Regular readers of this writer may remember several columns over the years in which I have praised walking. I still value walking, though I don’t walk as much, due to some arthritis in my hip.

I’ve come across a new approach to walking, which has encouraged me to slow down and reflect more while walking. I give credit for this insight to a 17th-century Japanese poet and a 19th-century American essayist.

The American essayist is Henry David Thoreau (1817-1862), who lived most of his life in the small village of Concord, Massachusetts, the same town in which other famous American authors lived, including Ralph Waldo Emerson, Nathaniel Hawthorne and Louisa May Alcott.

The Japanese poet, born Matsuo Kinsaku (1644-1694, later chose Basho as his pen name. He lived in Kyoto and then Tokyo (in his time known as Edo).

To be sure, it’s an odd couple of walkers/writers. I’ve known about Thoreau’s enjoyment of walking for a long time, but I just recently came across the walking history of Basho.

Among his many books, Basho wrote “The Narrow Road to the Deep North,” in which he  describes his travels, mostly on foot, and intersperses his prose with very short poems.

Basho walked a lot. In “The Narrow Road,” he recounts a journey he started in May 1689 which ended five months later, covering 1,200 miles. He was not, moreover, a young man walking; he was 45 years old when he did this.

It’s no wonder he stopped often to compose haiku, short poems consisting of only a few lines.

Thoreau, although he did not travel on foot as many miles as Basho, walked a lot. Like Basho, he often stopped, not to write poems but to observe the nature of the landscape. When he returned to his desk, he wrote essays about his observations.

One of his essays, simply titled “Walking,” was published posthumously in the Atlantic Monthly magazine in 1862. It was based on a lecture he first gave in Concord in 1851 and gave again several other times before he died.

In “Walking” Thoreau talks about the value of walking not quickly but slowly, slow enough to stop and carefully observe the details of nature around him. He writes about “the art” of walking and suggests the best way to walk is to “saunter” or “meander” like a slowly flowing stream.

Thoreau adds that the art of walking involves “leisure, freedom and independence.” He suggests that when we start a walk we should forget all of our “occupations and obligations” and instead leisurely enjoy the beauty of whatever we encounter, be it a tree, a shrub, a flower, the sky and so forth.

On a good walk, Thoreau says, we should ignore “man and his affairs: church and state and school, trade and commerce, manufactures and agriculture, even politics, the most alarming of them all.”

Instead, Thoreau asks us to focus on the landscape around us. He described one of his walks during which the twilight sun illumined the grass, “the stems of trees” and “the leaves of shrubs,” casting long shadows, a moment, he writes, to be savored, a moment unlike any other.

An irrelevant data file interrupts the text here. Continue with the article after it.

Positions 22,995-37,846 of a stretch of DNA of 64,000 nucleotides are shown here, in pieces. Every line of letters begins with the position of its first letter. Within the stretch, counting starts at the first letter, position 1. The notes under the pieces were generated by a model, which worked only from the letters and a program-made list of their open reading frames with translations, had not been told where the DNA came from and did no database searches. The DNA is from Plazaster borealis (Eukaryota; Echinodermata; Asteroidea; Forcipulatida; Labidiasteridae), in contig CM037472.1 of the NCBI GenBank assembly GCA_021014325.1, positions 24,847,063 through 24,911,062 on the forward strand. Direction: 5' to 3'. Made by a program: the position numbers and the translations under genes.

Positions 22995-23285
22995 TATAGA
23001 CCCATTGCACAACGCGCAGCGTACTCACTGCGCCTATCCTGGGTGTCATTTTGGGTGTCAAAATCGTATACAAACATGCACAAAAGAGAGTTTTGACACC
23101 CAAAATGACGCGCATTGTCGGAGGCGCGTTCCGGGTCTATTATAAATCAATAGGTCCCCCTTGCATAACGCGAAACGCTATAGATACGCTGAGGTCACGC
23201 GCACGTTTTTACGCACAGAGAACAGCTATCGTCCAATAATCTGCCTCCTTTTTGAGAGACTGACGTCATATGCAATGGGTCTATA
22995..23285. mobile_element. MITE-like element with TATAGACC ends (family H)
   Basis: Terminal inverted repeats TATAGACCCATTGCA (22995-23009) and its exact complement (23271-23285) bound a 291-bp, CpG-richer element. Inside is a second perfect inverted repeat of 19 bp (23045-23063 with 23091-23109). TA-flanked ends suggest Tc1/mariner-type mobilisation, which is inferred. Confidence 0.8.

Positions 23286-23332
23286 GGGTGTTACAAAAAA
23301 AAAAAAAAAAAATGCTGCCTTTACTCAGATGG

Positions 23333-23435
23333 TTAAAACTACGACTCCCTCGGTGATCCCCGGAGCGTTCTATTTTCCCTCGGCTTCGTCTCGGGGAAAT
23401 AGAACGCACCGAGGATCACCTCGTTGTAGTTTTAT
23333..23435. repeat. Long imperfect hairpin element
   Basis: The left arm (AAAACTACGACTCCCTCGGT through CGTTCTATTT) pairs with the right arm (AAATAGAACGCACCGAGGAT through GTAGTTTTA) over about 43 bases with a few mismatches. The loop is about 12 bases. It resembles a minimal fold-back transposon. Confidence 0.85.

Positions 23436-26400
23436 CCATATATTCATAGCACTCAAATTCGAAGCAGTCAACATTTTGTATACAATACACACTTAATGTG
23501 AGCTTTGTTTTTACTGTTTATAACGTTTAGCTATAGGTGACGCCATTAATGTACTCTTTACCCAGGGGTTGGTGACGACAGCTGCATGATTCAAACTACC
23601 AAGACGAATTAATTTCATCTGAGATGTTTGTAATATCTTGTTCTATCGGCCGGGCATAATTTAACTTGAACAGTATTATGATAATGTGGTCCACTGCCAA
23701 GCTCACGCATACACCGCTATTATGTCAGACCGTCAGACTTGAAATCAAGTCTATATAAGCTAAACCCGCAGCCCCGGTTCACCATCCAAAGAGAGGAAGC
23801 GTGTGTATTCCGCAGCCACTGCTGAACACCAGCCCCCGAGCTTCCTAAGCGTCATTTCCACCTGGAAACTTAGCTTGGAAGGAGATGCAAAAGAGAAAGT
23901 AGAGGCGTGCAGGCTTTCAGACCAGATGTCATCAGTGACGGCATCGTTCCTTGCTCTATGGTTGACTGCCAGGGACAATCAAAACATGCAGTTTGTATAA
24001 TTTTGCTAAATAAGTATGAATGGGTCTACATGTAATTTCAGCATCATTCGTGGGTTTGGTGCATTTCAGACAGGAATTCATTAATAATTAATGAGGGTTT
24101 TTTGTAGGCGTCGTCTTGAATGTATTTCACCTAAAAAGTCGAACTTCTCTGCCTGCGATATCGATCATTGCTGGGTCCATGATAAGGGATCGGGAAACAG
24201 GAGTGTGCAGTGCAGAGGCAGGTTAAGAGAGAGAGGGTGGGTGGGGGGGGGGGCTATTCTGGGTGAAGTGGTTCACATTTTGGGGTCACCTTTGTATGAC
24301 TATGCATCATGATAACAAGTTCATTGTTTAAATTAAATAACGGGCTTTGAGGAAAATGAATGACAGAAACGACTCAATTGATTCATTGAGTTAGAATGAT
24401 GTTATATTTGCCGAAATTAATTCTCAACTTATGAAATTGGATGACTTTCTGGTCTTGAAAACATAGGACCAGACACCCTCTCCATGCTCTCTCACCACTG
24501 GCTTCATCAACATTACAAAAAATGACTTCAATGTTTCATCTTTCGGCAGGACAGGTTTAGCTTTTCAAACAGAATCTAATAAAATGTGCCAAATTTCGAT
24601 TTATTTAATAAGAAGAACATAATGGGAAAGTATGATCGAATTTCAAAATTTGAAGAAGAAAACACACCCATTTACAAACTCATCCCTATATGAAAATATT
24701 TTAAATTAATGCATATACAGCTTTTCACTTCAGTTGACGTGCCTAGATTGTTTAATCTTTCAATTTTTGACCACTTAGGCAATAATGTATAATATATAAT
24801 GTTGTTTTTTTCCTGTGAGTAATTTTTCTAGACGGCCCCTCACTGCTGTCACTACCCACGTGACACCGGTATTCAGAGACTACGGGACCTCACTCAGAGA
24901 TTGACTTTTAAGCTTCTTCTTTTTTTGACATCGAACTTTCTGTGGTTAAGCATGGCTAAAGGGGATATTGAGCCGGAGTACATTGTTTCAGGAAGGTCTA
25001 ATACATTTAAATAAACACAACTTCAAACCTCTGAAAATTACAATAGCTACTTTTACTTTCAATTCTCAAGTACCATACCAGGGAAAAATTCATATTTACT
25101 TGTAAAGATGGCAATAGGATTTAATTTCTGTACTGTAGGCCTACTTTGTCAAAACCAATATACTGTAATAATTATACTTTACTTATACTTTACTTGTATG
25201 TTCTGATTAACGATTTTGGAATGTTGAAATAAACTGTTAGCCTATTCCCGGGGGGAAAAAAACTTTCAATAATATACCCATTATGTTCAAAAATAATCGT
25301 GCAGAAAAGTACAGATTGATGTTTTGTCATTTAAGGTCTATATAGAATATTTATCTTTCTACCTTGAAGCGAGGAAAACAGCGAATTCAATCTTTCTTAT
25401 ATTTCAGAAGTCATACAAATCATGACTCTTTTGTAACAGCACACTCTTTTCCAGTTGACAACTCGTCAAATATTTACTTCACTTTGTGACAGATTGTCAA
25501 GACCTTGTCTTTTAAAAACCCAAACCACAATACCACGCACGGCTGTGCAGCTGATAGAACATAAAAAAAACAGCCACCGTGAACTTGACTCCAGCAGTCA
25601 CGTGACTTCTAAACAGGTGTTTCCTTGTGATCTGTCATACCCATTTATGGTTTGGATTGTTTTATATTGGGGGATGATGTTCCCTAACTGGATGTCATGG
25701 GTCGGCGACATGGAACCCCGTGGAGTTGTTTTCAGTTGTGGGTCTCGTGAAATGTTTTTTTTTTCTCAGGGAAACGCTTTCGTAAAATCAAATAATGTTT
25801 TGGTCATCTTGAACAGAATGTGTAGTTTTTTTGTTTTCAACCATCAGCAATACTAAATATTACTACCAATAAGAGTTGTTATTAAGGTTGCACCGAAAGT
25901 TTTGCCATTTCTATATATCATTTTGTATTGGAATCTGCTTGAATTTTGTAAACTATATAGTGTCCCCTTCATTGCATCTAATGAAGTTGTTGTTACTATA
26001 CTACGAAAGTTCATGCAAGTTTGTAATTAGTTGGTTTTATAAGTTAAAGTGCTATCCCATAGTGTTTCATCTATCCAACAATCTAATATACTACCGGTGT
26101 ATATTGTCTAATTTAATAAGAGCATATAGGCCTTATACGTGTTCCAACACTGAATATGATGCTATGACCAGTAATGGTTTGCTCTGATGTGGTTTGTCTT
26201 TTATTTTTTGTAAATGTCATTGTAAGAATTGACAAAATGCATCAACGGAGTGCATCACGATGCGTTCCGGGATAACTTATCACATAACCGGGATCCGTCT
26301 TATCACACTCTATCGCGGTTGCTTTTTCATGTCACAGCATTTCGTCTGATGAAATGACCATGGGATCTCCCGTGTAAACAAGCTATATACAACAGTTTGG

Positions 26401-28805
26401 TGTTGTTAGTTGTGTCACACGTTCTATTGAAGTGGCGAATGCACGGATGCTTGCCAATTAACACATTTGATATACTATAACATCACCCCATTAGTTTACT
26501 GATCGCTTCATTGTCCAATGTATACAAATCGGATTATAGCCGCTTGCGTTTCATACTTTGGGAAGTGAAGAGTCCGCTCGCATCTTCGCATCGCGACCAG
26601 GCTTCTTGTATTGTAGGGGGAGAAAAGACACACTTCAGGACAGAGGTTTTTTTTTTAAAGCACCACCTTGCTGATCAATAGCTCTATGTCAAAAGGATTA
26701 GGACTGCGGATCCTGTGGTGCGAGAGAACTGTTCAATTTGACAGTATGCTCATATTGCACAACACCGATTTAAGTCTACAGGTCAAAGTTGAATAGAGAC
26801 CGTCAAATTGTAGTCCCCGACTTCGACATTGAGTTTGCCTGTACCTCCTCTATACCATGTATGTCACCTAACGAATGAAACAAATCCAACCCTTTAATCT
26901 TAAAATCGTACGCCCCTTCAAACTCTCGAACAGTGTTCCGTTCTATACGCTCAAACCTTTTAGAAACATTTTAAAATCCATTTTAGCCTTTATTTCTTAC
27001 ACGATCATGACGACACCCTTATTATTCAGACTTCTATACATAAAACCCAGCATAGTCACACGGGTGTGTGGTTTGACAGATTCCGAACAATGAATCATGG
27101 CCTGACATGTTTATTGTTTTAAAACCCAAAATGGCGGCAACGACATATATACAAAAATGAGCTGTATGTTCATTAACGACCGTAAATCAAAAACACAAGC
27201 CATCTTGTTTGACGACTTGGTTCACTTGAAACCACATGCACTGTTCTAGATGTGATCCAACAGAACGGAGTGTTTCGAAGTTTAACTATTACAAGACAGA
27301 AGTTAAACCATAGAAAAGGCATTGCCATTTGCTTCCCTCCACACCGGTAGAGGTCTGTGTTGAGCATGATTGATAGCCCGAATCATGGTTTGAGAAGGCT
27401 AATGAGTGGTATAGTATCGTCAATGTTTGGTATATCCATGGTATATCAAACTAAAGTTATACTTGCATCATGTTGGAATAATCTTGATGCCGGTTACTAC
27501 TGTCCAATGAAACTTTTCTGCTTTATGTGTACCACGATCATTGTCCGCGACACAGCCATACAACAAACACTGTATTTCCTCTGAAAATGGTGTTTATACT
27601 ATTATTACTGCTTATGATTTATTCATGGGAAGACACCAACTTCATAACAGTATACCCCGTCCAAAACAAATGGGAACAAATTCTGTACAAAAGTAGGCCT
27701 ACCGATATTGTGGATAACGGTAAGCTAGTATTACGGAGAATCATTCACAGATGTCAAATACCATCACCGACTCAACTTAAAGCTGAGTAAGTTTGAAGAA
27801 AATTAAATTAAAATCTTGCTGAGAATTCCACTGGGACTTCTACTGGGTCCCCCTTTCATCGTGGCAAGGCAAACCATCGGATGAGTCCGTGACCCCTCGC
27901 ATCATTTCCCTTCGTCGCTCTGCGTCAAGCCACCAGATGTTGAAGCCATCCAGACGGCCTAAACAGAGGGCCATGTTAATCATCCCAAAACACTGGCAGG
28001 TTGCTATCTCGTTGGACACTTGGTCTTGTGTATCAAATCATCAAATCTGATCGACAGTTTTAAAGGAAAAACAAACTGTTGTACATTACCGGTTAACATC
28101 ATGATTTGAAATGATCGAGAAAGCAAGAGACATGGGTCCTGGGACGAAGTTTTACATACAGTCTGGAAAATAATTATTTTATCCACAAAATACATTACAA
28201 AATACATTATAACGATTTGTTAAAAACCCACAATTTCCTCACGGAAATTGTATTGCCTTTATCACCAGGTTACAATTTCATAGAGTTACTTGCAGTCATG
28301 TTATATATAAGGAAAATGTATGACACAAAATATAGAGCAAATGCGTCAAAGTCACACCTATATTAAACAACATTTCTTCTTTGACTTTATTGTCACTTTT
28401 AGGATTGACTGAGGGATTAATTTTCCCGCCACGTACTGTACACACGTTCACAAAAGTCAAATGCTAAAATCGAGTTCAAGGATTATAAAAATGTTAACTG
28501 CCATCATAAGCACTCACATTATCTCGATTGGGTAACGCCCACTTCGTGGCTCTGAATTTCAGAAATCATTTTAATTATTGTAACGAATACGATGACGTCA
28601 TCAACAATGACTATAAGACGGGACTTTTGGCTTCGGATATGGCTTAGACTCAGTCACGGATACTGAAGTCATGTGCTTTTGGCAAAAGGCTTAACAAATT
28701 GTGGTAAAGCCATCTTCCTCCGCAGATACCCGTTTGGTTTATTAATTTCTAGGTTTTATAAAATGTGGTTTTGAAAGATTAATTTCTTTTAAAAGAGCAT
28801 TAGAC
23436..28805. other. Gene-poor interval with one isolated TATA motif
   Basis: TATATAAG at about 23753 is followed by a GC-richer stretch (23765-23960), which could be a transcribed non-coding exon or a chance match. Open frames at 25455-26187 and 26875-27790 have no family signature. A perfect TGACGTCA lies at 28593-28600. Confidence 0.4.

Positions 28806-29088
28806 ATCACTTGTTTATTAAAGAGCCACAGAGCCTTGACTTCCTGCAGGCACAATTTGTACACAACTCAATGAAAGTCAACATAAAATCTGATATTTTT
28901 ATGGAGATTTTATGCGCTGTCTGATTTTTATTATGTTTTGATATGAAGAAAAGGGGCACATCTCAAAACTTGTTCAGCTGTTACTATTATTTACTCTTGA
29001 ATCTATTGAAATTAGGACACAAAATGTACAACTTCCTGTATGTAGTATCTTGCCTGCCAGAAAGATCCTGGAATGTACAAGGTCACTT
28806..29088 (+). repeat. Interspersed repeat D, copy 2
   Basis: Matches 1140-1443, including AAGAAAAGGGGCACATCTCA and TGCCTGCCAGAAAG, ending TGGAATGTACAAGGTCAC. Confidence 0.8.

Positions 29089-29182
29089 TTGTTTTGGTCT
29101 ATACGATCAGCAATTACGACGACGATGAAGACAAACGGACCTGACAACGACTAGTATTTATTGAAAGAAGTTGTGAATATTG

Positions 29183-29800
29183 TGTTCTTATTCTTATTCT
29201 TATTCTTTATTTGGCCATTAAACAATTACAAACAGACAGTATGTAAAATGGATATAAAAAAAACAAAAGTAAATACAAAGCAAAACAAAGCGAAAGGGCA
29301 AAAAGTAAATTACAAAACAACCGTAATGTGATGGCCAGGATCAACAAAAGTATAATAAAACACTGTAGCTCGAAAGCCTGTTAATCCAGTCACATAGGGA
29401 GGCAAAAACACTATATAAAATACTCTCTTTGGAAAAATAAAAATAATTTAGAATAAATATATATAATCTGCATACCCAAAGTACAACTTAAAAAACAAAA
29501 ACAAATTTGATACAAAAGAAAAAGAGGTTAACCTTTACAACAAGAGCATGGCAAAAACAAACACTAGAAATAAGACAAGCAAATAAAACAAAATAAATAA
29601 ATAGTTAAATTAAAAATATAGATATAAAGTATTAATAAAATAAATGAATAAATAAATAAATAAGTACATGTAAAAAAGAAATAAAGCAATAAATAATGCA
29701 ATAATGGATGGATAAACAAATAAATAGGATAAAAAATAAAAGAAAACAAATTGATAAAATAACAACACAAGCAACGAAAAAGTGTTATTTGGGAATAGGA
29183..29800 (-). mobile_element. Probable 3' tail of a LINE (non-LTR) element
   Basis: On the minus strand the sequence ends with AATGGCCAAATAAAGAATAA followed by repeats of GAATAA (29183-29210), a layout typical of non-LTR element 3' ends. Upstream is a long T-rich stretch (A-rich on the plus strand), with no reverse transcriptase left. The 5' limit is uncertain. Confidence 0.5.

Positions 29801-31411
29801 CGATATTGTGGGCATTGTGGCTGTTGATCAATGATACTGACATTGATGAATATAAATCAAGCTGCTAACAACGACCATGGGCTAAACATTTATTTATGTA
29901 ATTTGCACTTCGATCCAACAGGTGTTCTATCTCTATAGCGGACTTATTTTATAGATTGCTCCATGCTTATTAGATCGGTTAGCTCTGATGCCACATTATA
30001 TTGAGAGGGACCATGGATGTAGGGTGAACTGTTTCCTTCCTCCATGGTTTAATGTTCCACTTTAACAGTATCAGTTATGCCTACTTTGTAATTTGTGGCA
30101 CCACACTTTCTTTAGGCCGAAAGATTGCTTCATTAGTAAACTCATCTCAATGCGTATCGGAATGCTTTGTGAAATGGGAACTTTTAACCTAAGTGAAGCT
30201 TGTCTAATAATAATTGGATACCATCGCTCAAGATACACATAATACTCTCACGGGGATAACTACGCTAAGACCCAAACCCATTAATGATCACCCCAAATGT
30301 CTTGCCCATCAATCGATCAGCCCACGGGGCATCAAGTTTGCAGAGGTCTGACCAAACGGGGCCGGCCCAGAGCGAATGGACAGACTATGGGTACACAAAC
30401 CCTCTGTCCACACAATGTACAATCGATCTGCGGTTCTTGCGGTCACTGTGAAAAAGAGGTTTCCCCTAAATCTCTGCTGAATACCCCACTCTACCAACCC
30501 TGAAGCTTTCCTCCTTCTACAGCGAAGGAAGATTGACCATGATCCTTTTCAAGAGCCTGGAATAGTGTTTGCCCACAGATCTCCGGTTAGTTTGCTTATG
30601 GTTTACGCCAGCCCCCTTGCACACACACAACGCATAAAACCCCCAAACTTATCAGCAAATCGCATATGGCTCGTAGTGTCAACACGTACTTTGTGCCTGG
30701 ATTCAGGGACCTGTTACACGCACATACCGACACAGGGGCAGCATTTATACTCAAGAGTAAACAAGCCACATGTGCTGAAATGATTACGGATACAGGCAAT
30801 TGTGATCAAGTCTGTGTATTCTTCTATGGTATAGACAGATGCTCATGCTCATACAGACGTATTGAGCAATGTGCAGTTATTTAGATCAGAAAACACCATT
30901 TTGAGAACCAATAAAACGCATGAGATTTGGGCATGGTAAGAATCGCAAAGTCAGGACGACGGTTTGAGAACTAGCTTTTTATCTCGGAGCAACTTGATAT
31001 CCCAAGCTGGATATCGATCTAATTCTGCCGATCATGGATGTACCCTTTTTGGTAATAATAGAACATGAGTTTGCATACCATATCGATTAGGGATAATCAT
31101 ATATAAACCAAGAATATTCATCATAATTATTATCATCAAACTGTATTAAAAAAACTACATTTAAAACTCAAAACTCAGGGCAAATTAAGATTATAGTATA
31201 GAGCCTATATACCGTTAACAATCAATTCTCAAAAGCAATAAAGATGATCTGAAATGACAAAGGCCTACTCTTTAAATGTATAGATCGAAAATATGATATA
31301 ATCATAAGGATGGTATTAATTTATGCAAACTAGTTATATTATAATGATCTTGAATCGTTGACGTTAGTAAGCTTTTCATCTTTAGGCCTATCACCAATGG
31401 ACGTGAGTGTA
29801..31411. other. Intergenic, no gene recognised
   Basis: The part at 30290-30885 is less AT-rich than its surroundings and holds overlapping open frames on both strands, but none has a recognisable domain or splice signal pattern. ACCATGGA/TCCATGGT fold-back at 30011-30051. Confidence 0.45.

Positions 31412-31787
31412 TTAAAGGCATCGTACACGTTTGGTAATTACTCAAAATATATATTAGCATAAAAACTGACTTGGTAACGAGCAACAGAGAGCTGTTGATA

Over the years in writing my columns, I’ve followed the example of Thoreau in writing about the pleasures of walking. It was only  recently, however, that I tried to follow the example of Basho.

Basho in “The Narrow Road” briefly describes the places he visits and the people he encounters. His travel writing in prose enables us to experience what he sees and feels.

But what makes his book especially memorable is that he frequently interjects a short poem, or haiku, about what he observes.

He begins this paragraph in prose, for example: “As I stood, lending my ears to the roar of the pine trees upon the distant mountains, I felt moved deep in the bottom of my heart” to write this short poem: “In the utter darkness / Of a moonless night / A powerful wind embraces / The ancient cedar trees.”

At another time in his travels he interjects this haiku, “I like to wash / By way of experiment / The dust of this world / In the droplets of dew.”

By the way, I need to give credit to the translator of Basho whose English version I’m using, Nobuyuki Yuasa.

While I claim to be a decent columnist, I don’t claim to be a talented poet. However, that didn’t stop me from following Basho’s example and writing a few haiku during some of my short walks, especially along the canal trail in Los Banos.

This past November I felt “inspired” to write two short poems about weather: “Cursing it since July / I welcome in November / The sun on my face” and  “After so many dry / Months I savor the first / Sweet drops of November.”

Later, while walking on the canal trail, I wrote “I know these tall trees/ On my walking path so well / I call each by name.”

More recently, walking by an orchard, I wrote, “Snow falling on the ground / And on the branches. No, / It’s almond blossoms.

At this point, I know many of my readers are saying, “Oh, brother. This crazy columnist thinks he’s a poet now. Fear not. I don’t intend to share any more of my poor attempts at haiku or any other poems in this space in the future.

I include them today simply as one way of encouraging my readers to slow down during a walk, taking the time to see, hear and feel the surroundings.

If any of my readers take this as an invitation to “saunter” more often, observing and reflecting as they walk, then sharing my thoughts and words today will have been worthwhile.